Think about the consumer technology that you regularly use today. You probably have a smart phone, maybe a Kindle or other e-reader, maybe an Apple Watch or similar device that can access information from your phone. Maybe your car can hook up to your phone to offer in-car information. Maybe you have an Amazon Echo at home so you can access the Internet just by speaking?
All these consumer devices are available today and are accepted as normal. Most consumers expect to have a device that gives them 24/7 access to all the services and information that the Internet can offer.
So why isn’t enterprise technology like this? Many companies still issue phones that are not even smart and laptops that are too heavy to really be portable. The concepts of cloud computing and app store flexibility remain conceptual in many organisations. Why?
The obvious answer is that consumers have far less to invest than large companies. When purchasing technology, a CIO needs to set the agenda for several years. If things change during that time it can be difficult to shift direction or to keep up with the change. Individuals don’t face this problem.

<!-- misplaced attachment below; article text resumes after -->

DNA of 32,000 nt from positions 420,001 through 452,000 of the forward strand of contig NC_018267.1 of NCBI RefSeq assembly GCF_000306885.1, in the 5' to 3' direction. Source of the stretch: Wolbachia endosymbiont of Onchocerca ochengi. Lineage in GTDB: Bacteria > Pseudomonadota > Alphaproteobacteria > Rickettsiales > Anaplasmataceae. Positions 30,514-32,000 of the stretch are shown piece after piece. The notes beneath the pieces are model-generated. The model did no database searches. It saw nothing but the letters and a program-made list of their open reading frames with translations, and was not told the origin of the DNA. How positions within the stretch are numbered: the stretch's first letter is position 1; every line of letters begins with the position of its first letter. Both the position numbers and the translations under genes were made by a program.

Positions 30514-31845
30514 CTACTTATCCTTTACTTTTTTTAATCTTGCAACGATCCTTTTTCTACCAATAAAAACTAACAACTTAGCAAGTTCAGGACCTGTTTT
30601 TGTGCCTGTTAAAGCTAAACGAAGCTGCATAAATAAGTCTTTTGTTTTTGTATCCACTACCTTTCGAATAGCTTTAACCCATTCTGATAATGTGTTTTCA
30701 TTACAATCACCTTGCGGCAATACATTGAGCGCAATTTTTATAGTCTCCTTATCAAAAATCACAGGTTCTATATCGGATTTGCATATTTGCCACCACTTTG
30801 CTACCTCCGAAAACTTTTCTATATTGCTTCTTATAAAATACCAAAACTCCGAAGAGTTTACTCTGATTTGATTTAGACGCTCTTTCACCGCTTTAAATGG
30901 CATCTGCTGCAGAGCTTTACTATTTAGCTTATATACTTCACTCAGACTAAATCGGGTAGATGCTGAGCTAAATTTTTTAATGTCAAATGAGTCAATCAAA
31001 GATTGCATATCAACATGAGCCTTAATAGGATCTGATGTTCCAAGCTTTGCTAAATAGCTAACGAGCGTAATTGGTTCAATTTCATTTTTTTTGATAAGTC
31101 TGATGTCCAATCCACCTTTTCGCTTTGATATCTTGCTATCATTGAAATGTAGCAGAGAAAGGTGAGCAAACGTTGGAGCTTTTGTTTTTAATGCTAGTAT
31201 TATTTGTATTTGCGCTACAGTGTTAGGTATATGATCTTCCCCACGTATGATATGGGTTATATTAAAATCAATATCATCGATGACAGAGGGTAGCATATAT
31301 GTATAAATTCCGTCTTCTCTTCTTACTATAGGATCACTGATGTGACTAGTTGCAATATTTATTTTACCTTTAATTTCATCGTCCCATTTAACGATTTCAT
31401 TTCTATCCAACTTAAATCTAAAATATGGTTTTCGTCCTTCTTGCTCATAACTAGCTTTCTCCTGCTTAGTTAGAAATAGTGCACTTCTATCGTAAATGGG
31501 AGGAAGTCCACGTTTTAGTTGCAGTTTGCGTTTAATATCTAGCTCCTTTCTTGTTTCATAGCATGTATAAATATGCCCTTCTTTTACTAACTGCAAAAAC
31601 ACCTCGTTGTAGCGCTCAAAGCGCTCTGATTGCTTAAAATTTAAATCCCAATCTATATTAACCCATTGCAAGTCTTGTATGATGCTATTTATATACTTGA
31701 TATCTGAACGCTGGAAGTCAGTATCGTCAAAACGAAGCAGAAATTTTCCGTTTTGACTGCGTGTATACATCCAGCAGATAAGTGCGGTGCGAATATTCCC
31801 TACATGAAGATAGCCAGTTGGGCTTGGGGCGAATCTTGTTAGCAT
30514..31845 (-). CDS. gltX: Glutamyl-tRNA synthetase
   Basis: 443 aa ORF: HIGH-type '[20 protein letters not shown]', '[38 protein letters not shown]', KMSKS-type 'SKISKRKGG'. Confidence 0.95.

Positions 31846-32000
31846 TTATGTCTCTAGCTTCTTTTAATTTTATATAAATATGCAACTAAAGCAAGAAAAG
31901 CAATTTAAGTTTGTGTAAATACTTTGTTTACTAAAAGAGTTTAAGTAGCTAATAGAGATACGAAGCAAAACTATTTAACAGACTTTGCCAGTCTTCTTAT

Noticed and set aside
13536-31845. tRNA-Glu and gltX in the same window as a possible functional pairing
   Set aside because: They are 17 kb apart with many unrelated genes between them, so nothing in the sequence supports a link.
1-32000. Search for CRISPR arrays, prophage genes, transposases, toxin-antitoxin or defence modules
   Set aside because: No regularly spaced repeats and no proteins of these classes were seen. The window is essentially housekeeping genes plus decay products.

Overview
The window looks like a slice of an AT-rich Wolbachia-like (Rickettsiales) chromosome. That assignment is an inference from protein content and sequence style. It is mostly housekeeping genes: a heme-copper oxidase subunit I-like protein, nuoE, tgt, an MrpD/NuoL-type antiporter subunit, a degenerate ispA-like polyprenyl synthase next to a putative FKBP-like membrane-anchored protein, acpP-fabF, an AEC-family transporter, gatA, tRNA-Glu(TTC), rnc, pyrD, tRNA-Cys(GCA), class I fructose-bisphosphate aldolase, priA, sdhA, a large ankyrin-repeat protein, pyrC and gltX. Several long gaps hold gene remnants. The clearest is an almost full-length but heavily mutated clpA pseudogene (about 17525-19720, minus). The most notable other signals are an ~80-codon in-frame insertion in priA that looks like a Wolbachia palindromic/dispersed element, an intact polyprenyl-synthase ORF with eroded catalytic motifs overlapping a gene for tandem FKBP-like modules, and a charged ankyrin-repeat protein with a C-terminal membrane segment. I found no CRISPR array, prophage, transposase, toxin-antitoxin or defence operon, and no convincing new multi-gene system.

This has led to the popularity of Bring-Your-Own-Device (BYOD) policies in many companies, where employees are offering cash to use their own equipment instead of what the company can supply.
But a small change in the strategic mindset can also have a major benefit to the enterprise. Commissioning new software solutions as apps, rather than desktop tools can encourage the workforce to be mobile. This can even encourage companies to create entirely new solutions for customers.
An app developed by IBA for use by a bank in South Africa allows bank employees to sign up new customers on the move. They can photograph the customer using their phone and capture details which are then shared with the central system of the bank – no forms, no waiting for an appointment. The new customers, the mobile bank employees, and the bank executives all benefit from the app approach.
It used to be that enterprise technology was years ahead of what people had at home, but now the reverse is true. It’s time for more company executives to take inspiration from the tools they use everyday – how can we use mobile devices and other common personal technology to create better business solutions for our customers?